This piece was published by Ms. magazine.
New polling data from The Washington Post and the Schar School of Policy and Government at George Mason University shows that the gender gap is shaping the unfolding impeachment inquiry against Donald Trump in even larger numbers than Ms. reported just last week.
According to the national sample of 1,007 adults contacted by phone in the first week of October, a stunning 58 percent of Americans support the House inquiry, and 49 percent said the House should move forward to impeach the President and call for his removal from office. These were the highest recorded levels of support for such actions yet—and large gaps in responses between women and men drove the spike.
Both men and women agree that House lawmakers were right to open the impeachment inquiry—but a 14-point gender gap divided the 51 percent of men who said as much to The Post and the whopping 65 percent of women who responded with the same. Of those who support the inquiry, a 10-point gap emerged between men and women on the question of whether the House should ramp up their efforts—with 54 percent of women saying that lawmakers should impeach Trump and remove him from office, but only 44 percent of men saying the same.
A majority of women and men, 58 percent, also agreed that Trump’s phone call with the Ukrainian president asking him to dig up dirt on Democratic presidential contender and former Vice President Joe Biden was inappropriate—but a nine-point difference emerged in the responses by gender. In total, 66 percent of women agreed that Trump’s call was inappropriate, compared to 57 percent of men.
Women also narrowly drove the majority opinion, held by 53 percent of all respondents, that lawmakers investigating Trump’s actions are upholding their constitutional duty: 56 percent of women and 51 percent of men agree. Even larger gaps emerge on the question of whether they are taking a necessary stand—with 67 percent of women, compared to 55 percent of men, saying yes. To the question of whether the impeachment was a “distraction” from “more important issues,” 51 percent of women said no, compared to 40 percent of men.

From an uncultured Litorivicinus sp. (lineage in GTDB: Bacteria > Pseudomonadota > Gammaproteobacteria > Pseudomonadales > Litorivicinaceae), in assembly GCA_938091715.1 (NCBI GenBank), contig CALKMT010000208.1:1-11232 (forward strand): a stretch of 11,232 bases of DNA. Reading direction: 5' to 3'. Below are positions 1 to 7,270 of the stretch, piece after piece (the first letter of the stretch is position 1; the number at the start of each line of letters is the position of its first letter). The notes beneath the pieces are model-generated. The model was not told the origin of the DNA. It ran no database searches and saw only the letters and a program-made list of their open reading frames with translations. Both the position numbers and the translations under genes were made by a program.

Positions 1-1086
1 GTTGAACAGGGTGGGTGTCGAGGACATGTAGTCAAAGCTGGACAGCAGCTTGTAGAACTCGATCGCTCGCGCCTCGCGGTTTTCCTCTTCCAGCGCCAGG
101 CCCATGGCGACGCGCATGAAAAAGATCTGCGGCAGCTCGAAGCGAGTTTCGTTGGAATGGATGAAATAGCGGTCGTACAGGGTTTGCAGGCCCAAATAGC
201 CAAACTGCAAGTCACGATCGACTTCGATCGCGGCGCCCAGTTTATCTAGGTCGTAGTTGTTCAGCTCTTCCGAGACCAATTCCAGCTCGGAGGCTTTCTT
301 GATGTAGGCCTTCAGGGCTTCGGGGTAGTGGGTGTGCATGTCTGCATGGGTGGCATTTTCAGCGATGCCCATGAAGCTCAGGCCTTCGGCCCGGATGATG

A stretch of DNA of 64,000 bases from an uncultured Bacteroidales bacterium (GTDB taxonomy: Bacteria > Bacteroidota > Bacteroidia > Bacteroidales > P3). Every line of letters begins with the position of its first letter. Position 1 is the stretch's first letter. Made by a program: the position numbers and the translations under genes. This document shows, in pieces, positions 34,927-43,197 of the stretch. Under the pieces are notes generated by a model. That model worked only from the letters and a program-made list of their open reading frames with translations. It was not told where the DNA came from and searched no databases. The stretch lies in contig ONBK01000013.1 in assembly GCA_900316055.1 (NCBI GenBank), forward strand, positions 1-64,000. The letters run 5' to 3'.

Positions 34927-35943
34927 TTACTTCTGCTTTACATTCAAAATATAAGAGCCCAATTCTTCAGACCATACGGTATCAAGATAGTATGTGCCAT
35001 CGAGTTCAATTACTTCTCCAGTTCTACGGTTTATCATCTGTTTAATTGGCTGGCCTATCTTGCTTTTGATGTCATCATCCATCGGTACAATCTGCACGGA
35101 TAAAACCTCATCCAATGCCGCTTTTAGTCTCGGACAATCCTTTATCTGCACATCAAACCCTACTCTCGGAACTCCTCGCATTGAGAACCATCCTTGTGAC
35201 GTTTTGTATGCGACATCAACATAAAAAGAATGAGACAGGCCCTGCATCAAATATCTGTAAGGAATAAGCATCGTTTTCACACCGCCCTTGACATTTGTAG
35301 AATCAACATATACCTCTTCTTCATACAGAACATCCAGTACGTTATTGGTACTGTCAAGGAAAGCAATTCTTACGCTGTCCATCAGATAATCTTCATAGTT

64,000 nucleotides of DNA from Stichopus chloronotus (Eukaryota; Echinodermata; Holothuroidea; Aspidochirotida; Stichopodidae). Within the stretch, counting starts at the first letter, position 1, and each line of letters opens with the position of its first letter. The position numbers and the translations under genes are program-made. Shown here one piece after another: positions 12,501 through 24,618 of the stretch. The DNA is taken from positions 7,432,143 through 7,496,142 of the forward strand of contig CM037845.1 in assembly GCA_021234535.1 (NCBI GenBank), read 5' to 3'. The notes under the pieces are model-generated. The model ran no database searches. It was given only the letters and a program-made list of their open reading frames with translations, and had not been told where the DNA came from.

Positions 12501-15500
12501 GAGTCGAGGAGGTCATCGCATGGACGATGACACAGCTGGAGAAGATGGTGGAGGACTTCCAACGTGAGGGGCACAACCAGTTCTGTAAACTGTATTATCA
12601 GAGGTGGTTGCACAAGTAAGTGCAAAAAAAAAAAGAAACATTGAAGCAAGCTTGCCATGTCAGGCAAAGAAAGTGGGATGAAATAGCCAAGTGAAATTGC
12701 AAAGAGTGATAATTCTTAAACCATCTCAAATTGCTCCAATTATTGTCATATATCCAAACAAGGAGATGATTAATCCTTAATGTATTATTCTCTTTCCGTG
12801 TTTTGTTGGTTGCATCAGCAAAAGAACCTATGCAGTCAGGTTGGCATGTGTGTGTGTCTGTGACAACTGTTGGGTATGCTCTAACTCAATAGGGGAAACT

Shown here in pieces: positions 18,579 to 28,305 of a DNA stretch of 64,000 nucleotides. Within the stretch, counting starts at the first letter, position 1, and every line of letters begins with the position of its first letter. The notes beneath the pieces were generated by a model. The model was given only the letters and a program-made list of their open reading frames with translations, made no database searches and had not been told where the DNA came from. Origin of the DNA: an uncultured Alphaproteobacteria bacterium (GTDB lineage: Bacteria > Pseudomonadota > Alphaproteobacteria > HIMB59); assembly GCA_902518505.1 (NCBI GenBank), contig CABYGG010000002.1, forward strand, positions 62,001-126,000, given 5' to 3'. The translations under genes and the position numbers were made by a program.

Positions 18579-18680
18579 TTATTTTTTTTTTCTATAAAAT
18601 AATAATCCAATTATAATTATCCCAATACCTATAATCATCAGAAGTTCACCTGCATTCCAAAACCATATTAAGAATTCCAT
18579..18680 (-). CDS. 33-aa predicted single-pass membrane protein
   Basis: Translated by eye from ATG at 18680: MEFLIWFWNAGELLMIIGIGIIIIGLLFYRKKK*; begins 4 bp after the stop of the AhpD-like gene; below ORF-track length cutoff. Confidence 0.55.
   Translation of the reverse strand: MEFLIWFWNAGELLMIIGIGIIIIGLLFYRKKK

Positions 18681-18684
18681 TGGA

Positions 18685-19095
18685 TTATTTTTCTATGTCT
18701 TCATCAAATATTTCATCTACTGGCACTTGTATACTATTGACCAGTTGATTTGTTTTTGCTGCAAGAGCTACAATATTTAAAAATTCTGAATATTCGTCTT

Gaps by age also shaped the results of the poll: 66 percent of respondents between 18 and 39 said lawmakers were right to open the inquiry, and 56 percent called for impeachment and Trump’s removal from office, compared to 49 and 40 percent of respondents over 65 who said the same—resulting in a 17-point gap. Whereas 58 percent of those younger respondents believe these inquiries are part of Congress’ constitutional duties, only 51 percent of their older counterparts agreed; while 65 percent of younger voices declared that the impeachment process was necessary, 57 percent of those over 65 and 58 percent of those between 40 and 64 responded in kind.
These differences may be what led to a massive difference of 12 points dividing the 51 percent of 18 to 39 year-old respondents and the 39 percent of those 65 and up who said the impeachment wasn’t a “distraction.”
What these numbers confirm is what Ms. has been observing throughout the nascent impeachment process taking shape now on Capitol Hill: Women, whether lawmakers or voters, are leading the charge to hold Trump accountable—and, together with young people, they’re forming the frontline in the fight to save our democracy.